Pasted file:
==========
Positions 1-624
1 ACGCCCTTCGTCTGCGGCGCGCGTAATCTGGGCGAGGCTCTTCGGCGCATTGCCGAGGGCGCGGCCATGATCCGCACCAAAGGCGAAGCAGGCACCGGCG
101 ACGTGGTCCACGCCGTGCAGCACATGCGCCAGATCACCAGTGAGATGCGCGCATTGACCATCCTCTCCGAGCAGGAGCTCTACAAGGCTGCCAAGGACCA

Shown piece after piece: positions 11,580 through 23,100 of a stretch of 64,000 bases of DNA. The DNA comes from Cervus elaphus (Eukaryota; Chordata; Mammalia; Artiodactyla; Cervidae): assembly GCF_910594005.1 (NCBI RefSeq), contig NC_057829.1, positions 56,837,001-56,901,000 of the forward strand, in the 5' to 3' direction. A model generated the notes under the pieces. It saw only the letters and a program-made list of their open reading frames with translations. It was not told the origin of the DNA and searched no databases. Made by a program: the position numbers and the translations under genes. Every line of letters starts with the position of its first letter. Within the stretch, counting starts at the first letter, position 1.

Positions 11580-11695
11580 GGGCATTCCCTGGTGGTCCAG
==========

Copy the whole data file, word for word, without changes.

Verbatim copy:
Positions 1-624
1 ACGCCCTTCGTCTGCGGCGCGCGTAATCTGGGCGAGGCTCTTCGGCGCATTGCCGAGGGCGCGGCCATGATCCGCACCAAAGGCGAAGCAGGCACCGGCG
101 ACGTGGTCCACGCCGTGCAGCACATGCGCCAGATCACCAGTGAGATGCGCGCATTGACCATCCTCTCCGAGCAGGAGCTCTACAAGGCTGCCAAGGACCA

Shown piece after piece: positions 11,580 through 23,100 of a stretch of 64,000 bases of DNA. The DNA comes from Cervus elaphus (Eukaryota; Chordata; Mammalia; Artiodactyla; Cervidae): assembly GCF_910594005.1 (NCBI RefSeq), contig NC_057829.1, positions 56,837,001-56,901,000 of the forward strand, in the 5' to 3' direction. A model generated the notes under the pieces. It saw only the letters and a program-made list of their open reading frames with translations. It was not told the origin of the DNA and searched no databases. Made by a program: the position numbers and the translations under genes. Every line of letters starts with the position of its first letter. Within the stretch, counting starts at the first letter, position 1.

Positions 11580-11695
11580 GGGCATTCCCTGGTGGTCCAG